Short story - unsure of the name but I think it is called "Short Ones"

Estproph

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I've tried to search for this story with no success, with both plot searches and title searches. I can't remember the author, but I do remember it was in an anthology book which I bought mid-70's used, so it was probably written and published in the 60's. The plot in brief: the government develops a humanoid species which is only about 6 inches tall, called short ones, as a tool to study social psychology and cultural development. The short ones live in a constructed "world" where they are the only intelligent species that exists. Humans can communicate with them via a psychic link, enabled by short ones anatomy which uses a copper spike as a spine, and the short ones look at those who communicate with humans as prophets of the Gods. Only certain people are selected to be contacts with short ones. The story describes the training period of Hiller, one person selected to communicate with the short ones. Hiller is at first timid in his efforts, and because he wants to keep a light hand and not cause too many waves in short one society, he abandons his short one prophet when a despotic king attempts to destroy all prophets and all talk of any gods other than himself. Hiller's prophet is eventually caught and taken in for public execution. The king orders him to be split in half, and to be especially cruel, has him split in half from the belly down so that he suffers. With his dying breaths, the prophet curses the king, and Hiller transmits a blast of psychic energy through him which obliterates the king. Hiller passes the training, and the story ends with the short ones making Hiller into a True God, one who says little but when he speaks shakes the world. Ring any bells with anyone? I'd love to find a copy again, but of course Googling "short ones" doesn't generate the best results.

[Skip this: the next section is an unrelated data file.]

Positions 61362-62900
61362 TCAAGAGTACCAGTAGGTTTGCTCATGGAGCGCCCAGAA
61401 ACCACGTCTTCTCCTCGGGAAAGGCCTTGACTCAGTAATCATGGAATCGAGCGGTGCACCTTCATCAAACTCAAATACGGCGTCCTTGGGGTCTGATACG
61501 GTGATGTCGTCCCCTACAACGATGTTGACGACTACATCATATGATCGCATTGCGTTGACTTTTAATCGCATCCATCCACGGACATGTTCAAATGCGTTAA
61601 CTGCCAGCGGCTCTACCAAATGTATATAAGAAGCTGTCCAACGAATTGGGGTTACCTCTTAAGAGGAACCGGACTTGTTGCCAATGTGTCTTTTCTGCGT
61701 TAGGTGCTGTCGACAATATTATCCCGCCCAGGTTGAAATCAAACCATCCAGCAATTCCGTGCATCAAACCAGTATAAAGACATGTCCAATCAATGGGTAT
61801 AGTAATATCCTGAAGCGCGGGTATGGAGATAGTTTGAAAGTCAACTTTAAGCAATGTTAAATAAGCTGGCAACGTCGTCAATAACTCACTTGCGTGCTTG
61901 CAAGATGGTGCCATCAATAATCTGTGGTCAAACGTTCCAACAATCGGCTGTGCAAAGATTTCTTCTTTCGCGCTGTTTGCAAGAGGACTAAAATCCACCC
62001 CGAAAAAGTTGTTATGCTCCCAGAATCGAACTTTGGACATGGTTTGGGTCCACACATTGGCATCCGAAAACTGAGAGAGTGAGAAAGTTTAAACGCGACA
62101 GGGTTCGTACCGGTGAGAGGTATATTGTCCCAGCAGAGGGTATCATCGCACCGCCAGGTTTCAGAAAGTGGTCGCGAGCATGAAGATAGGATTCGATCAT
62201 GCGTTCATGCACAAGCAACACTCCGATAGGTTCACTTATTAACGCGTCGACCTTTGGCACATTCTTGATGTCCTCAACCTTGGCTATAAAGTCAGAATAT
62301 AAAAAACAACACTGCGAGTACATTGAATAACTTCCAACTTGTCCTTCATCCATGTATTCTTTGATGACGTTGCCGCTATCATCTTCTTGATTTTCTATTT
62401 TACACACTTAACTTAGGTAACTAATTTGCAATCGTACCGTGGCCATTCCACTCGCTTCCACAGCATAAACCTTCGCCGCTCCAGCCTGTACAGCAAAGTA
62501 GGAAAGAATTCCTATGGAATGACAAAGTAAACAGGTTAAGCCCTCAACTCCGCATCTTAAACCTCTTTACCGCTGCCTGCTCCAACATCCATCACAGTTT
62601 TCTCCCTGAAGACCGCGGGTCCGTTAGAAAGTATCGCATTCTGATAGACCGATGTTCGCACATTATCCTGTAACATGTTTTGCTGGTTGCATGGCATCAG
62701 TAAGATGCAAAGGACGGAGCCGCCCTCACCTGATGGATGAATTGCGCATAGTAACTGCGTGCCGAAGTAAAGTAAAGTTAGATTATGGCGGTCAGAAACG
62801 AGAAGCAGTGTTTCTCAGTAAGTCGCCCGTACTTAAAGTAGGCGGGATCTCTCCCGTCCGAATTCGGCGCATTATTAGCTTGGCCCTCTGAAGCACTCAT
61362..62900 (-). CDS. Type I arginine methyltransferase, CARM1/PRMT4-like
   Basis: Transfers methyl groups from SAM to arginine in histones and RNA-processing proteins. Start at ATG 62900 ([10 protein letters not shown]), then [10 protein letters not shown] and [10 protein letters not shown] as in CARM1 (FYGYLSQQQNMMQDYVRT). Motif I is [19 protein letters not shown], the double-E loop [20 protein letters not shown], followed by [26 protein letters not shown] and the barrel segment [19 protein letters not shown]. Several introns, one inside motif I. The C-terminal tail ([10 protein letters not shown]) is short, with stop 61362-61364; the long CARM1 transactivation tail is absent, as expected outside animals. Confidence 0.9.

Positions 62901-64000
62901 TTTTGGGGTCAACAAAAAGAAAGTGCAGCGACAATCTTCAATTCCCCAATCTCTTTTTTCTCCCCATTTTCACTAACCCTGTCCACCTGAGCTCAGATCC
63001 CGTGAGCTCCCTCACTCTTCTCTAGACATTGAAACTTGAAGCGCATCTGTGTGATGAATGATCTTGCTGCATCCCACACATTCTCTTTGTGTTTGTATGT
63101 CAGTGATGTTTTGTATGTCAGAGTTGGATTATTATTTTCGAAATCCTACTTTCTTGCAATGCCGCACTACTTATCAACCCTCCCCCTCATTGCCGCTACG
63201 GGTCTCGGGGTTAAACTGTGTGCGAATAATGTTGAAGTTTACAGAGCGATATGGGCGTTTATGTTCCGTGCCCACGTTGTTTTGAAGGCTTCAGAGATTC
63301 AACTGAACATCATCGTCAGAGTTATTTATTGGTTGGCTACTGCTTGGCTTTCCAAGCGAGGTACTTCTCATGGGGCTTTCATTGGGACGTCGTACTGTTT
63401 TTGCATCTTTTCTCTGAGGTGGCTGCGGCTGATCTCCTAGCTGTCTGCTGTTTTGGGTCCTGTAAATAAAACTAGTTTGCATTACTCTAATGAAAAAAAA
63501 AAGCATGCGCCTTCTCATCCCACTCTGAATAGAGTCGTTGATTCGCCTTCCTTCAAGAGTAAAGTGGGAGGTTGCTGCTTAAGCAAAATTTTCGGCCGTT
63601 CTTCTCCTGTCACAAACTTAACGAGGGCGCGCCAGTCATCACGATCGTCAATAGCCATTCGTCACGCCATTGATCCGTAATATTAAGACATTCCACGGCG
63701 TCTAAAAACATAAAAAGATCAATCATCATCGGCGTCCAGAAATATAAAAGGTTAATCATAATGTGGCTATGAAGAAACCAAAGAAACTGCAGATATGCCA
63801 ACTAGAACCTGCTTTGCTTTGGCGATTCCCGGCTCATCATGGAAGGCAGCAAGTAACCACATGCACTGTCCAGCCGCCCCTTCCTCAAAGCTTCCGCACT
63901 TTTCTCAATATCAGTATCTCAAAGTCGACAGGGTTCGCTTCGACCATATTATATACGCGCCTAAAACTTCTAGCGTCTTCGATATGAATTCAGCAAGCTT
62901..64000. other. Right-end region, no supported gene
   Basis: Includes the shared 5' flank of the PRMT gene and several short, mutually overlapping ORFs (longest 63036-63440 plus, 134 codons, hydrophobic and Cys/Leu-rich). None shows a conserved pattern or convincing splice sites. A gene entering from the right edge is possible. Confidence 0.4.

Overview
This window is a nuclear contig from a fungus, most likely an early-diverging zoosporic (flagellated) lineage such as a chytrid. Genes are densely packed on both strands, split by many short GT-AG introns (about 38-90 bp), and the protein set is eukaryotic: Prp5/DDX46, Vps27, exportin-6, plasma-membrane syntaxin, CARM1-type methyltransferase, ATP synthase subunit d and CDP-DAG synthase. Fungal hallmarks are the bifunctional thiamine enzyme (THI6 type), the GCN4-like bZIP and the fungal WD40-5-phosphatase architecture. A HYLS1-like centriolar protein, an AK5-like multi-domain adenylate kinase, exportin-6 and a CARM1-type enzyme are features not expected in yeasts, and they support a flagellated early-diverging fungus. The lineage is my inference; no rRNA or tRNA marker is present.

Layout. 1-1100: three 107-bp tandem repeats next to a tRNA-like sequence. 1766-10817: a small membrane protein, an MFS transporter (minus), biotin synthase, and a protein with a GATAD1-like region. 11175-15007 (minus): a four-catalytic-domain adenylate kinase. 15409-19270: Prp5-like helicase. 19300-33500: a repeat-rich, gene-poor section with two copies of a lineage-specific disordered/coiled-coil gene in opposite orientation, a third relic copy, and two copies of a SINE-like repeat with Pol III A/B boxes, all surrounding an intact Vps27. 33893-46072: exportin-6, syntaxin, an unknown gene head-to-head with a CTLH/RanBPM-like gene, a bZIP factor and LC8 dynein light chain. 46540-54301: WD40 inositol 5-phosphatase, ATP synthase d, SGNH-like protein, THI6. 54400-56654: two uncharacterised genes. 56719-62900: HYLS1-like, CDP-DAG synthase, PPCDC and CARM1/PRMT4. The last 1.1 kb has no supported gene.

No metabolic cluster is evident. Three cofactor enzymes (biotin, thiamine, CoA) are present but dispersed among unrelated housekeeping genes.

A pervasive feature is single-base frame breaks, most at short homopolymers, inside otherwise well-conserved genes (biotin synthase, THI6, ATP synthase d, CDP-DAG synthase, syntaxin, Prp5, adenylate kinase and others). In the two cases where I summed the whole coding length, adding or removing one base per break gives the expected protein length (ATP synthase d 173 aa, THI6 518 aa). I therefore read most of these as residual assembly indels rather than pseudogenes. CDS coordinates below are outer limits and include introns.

M. Robert Gibson

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Could it be The Short Ones by Raymond E. Banks?
I can't find a synopsis but I did find some extracts in a search here


and here

which seem to fulfil your criteria "Short ones" and Hiller
 

Hugh

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Could it be The Short Ones by Raymond E. Banks?
I can't find a synopsis but I did find some extracts in a search here


and here
.
which seem to fulfil your criteria "Short ones" and Hiller
I’m sure that’s it. Good story.
 

Ravensquawk

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Ring any bells with anyone?
Oh my, does it ever.
I am never, ever, not ever going to forget the condemned protagonist, who I think as he was dying, getting the satisfaction of requesting execution of his greatest antagonist, and seeing it done, as the antagonist is "shucked like a ripe pea."

(Unfortunately remembering this repulsive execution is not a good thing for anyone upset by capital punishment.)

I would have thought it was something by Blish. This helped a lot.